PM says ZOSO working

Opposition leader calls for more effective response to crime

BY BALFORD HENRY
Senior staff reporter
balfordh@jamaicaobserver.com

Wednesday, September 13, 2017



PRIME Minister Andrew Holness says that the declaration of Mount Salem as the first zone of special operations (ZOSO) has been justified and has promised at least 10 more days of internal security operations in the St James community.

Fulfilling his obligation to report to Parliament on the security operations being undertaken under the new Zones of Special Operations, Special Security and Community Development Measures Act within every 14 days, Holness told the House of Representatives yesterday that the justification was based on the relevant legal criteria, intelligence, as well as strategic and operational considerations of the joint command of the security forces.

He said that, following 32 special operations conducted by the joint force in the first 10 days, five illegal firearms were recovered, two wanted men were taken into custody, and a number of “lead sheets” used in lotto scamming activities recovered.

“The next 10 days will see the continuation of internal security operations to rid the zone of illegal weapons, ammunition and contraband,” the prime minister told the House.

Opposition Leader Dr Peter Phillips, in responding to the prime minister, said that, while the initiative has been “so far, so good”, the country needed a more effective response to crime.

Holness's report was based on the first 12 days of the operation being carried out jointly by the Jamaica Constabulary Force (JCF) and the Jamaica Defence Force (JDF) in the less than half a kilometre square Mount Salem district of St James with a population of 3,500 but a murder rate of 190 per 100,000, which is four times the national average.

He said, however, that although the measures being enforced by the joint forces have taken primacy at this stage, social intervention has also commenced within the zone.

He noted that the joint forces have engaged the Mount Salem Community Development Council and the Social Development Commission to discuss the existing community and development plan. This plan involves both infrastructural development and capacity building and focused on parenting and after-school programmes.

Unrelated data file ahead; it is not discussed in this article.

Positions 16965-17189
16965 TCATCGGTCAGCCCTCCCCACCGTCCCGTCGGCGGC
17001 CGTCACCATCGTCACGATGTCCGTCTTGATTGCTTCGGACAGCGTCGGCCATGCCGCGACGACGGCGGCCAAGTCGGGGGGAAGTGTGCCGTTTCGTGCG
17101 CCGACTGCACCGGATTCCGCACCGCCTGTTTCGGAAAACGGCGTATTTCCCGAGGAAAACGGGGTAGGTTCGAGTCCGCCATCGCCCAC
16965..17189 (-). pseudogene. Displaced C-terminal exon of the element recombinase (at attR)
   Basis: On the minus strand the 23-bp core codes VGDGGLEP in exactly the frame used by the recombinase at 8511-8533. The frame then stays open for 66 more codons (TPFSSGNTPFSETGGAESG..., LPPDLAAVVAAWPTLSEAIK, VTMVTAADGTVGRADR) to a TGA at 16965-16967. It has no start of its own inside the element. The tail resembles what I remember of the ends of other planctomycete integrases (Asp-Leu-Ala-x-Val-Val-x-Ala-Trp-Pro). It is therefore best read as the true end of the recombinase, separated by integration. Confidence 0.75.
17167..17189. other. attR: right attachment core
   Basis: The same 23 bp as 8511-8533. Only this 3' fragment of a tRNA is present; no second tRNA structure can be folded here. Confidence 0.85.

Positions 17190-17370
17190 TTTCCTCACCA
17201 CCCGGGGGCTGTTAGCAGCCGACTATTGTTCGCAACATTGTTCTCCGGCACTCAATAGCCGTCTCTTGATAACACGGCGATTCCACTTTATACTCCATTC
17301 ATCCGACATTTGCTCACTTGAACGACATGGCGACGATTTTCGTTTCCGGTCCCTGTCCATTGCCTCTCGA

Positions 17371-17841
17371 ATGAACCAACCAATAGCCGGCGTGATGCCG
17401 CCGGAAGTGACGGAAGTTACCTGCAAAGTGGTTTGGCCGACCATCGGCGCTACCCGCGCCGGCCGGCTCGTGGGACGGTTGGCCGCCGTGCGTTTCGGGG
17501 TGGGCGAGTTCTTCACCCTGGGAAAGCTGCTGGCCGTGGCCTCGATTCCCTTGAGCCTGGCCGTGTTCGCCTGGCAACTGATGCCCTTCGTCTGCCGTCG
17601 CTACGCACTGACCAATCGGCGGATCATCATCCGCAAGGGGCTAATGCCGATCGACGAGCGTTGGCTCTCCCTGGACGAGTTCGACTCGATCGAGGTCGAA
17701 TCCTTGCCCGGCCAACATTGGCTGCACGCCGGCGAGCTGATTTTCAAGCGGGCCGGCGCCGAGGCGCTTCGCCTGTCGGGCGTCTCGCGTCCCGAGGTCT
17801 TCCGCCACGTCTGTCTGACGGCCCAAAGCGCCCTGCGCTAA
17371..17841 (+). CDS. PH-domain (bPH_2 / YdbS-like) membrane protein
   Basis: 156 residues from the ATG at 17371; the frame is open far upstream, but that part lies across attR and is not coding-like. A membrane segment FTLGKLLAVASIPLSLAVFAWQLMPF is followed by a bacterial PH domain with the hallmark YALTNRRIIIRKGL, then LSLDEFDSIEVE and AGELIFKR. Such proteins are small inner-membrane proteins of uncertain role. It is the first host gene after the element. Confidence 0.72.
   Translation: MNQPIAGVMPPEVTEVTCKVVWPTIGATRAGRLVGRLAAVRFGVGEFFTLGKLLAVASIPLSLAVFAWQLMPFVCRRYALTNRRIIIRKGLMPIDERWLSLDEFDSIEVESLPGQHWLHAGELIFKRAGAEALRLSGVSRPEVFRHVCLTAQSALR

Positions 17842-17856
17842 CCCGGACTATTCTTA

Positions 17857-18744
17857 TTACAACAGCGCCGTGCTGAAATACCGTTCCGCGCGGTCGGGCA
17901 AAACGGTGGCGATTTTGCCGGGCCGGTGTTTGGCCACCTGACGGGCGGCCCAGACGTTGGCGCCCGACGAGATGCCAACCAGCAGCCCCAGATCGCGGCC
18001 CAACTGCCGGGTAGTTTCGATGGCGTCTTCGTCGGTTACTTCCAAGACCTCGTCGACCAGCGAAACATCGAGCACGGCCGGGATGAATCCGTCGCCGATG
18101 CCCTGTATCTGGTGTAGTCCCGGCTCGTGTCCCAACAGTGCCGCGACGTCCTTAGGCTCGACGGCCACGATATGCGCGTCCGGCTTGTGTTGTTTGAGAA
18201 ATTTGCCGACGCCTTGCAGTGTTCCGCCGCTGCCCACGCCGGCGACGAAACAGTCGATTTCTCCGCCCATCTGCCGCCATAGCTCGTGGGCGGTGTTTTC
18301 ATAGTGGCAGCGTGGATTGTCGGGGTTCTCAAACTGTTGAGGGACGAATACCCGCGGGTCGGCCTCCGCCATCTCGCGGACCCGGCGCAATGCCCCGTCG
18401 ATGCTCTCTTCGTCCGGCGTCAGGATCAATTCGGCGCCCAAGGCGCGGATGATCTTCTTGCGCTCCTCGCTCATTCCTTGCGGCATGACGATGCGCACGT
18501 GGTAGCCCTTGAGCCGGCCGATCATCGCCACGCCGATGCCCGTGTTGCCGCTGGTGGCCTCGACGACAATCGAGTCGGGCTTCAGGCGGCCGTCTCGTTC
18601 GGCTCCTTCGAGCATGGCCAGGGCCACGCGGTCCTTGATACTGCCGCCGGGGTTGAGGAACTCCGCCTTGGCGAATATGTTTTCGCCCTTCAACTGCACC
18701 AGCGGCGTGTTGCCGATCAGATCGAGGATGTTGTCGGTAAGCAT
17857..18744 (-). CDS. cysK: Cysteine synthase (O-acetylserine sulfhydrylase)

The prime minister said that the success, so far, of the initiative shows that “Jamaica and Jamaicans and our institutions have the capacity to pursue what is right, without doing what is wrong.”

“And, if nothing else, this is proof of a concept that we can fight crime and fight the criminals without killing innocent Jamaicans,” he added.

However, Dr Phillips noted that despite the operation haul of “five guns and two arrests in 10 days”, 54 murders have occurred at the same time across the island.

He insisted that since the declaration of the ZOSO, the daily national rate has increased.

“That is to say that we had been going nationally at about 4.2 murders per day…and in the period since the zone, the national average has been about 5.5 murders per day,” Phillips noted.

He said that the Opposition had never opposed the concept of the ZOSO legislation, but was concerned about the effect on citizens' rights.

“So far, so good. We commend the security forces for all they have done. We have never opposed the concept of the legislation. Contrary to what was being said, we were concerned, and we make no apology for trying to ensure the protection of the rights of the Jamaican people, and that's why we brought our amendments and put our report in,” Phillips stated.

“But what the country is crying out for is a more effective response to the overall problem that we have,” he added.

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